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Why Get a Bachelor's Degree Instead of an Associates in Culinary Arts

by Maria Magher, studioD

You don't need a lot of education to become a chef. Just a high school diploma and some chops in the kitchen are all that most employers require, according to the Bureau of Labor Statistics. However, most aspiring chefs choose to complete at least an associate's degree at a community college or culinary arts school. While an associate's degree may be enough to start working as a chef, a bachelor's degree can open up more opportunities for management or even opening your own business.

Executive Chef

A bachelor's degree in culinary arts provides additional training in leadership, kitchen management, ordering and procurement, menu planning and advanced culinary techniques. Though some of these topics may be touched on in an associate's program, they are explored in more depth in a bachelor's program. Graduates with a bachelor's degree can qualify for positions as executive chefs in restaurants, hotels, resorts and spas. Executive chefs are responsible not only for cooking meals, but also for managing assistant chefs and sous chefs, creating the menu, managing kitchen inventory, and assuring a safe and sanitary environment.

International Cuisine

Students who complete a bachelor's degree get advanced training in culinary techniques and different types of cuisines. Most bachelor's degree programs explore more international cuisine than associate's degree programs. International cuisine may require the use of different cooking techniques and different ingredients. Popular international cuisine includes French, Italian, Japanese, Thai, Indian, Mexican, Spanish and Chinese. Many culinary classes are broken down by continent or region, such as Europe or the Americas. Training in different types of international cuisine prepares graduates to work in a variety of kitchens, expanding job opportunities.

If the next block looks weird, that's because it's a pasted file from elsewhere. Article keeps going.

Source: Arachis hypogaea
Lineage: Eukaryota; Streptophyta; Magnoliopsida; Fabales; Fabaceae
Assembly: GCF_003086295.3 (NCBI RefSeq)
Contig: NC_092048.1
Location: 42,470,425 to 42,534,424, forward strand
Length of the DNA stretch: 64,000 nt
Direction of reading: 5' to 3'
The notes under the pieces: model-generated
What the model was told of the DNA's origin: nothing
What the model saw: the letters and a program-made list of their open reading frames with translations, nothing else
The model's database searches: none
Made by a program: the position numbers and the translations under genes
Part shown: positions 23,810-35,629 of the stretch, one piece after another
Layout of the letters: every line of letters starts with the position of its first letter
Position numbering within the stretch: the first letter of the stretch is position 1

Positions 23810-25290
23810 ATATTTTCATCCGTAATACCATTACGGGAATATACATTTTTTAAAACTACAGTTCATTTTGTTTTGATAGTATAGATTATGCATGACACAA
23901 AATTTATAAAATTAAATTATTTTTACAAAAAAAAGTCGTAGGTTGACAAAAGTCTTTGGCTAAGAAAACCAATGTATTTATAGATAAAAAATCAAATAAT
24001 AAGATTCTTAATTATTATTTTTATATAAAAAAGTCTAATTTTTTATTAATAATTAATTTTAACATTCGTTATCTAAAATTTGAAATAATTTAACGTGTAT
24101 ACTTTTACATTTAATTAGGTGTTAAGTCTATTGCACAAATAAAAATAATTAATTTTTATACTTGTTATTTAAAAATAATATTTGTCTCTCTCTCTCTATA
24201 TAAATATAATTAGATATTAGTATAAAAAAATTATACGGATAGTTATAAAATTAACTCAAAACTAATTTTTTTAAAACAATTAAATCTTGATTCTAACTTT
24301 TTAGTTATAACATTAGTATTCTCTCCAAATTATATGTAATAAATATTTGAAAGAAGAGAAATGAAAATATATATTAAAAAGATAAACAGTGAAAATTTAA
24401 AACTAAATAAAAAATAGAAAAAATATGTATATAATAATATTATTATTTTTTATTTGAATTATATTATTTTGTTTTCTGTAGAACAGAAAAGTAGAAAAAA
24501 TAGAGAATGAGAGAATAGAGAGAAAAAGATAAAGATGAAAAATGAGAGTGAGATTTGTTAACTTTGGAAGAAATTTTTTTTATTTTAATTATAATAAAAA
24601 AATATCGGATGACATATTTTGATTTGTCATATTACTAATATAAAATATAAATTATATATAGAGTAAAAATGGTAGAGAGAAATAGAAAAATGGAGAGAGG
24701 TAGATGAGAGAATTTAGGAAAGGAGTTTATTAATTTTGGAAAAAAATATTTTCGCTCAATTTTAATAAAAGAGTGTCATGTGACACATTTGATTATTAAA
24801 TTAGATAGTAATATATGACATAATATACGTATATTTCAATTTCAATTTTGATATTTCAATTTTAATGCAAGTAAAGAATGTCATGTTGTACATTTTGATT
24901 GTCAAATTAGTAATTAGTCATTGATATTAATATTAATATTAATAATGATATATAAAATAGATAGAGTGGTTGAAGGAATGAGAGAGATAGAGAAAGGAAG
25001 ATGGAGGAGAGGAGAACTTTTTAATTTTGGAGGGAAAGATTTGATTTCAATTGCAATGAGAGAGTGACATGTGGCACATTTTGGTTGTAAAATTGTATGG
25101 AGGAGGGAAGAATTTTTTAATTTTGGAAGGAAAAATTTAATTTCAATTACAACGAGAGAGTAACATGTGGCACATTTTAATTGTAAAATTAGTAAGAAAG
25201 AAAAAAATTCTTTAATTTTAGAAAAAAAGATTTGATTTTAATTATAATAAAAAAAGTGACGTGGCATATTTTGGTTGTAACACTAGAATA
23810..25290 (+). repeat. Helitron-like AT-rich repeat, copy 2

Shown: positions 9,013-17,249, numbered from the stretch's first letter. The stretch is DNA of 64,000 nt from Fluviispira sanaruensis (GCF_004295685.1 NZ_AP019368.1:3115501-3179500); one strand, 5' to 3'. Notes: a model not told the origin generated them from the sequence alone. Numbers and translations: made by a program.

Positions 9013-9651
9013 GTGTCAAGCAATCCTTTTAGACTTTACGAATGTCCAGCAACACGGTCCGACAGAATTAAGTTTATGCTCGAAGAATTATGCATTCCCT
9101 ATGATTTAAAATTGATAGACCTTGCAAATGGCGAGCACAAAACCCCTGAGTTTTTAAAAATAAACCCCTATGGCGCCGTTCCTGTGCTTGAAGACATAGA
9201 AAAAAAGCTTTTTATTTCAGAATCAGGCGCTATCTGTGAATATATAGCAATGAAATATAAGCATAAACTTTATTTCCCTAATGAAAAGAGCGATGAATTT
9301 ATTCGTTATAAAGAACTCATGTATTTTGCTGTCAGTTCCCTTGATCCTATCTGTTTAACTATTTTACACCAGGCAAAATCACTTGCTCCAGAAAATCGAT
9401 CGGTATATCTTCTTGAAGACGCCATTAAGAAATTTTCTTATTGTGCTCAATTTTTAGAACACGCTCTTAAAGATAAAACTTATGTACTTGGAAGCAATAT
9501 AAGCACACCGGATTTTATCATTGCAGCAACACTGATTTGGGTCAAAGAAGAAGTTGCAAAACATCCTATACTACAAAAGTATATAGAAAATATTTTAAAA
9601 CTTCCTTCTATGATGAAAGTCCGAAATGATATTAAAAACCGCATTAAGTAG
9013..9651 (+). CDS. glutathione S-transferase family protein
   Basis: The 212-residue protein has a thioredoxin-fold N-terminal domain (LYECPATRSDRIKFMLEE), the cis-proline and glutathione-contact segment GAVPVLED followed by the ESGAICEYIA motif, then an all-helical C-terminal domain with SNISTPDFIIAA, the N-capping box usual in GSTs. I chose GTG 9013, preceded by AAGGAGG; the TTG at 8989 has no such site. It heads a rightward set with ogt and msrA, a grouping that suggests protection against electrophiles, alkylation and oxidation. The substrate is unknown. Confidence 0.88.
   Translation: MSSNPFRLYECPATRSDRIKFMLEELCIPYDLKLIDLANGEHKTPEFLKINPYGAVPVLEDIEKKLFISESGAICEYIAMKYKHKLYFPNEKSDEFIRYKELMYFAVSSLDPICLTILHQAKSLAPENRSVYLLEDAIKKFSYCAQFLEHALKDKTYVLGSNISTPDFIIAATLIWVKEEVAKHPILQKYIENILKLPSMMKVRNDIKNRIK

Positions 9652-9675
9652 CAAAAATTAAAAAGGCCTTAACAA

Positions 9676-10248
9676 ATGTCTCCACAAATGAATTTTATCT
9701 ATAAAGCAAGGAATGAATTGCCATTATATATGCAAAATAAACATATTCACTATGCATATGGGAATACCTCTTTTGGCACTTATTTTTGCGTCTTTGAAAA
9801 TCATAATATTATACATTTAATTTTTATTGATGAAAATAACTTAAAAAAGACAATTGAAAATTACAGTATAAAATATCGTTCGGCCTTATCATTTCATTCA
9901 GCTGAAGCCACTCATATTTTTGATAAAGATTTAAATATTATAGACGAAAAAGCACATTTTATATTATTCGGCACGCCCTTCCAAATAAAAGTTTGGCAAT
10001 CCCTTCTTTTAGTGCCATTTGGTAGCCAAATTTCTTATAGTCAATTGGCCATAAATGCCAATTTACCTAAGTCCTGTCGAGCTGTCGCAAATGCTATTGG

Management and leadership training is a focus of a bachelor's degree in culinary arts. Students who complete the bachelor's degree may be eligible to manage a restaurant kitchen, hotel dining services or the catering branch of an event management company. Course work includes food service management, accounting, marketing, human resources management and food service technology. This training exceeds what is provided in an associate's degree program and can lead to a variety of managerial positions in the hospitality and tourism industry.

Business Ownership

Entrepreneurial chefs may benefit from a bachelor's degree more than an associate's degree. The additional culinary training combined with the management and leadership training gives students a broad skill set that they can use to run their own food service business. Bachelor's degree holders may choose to open their own restaurant or bistro, or they may start a catering company. The culinary and leadership skills they have learned would serve them in either endeavor.

About the Author

Maria Magher has been working as a professional writer since 2001. She has worked as an ESL teacher, a freshman composition teacher and an education reporter, writing for regional newspapers and online publications. She has written about parenting for Pampers and other websites. She has a Master's degree in English and creative writing.

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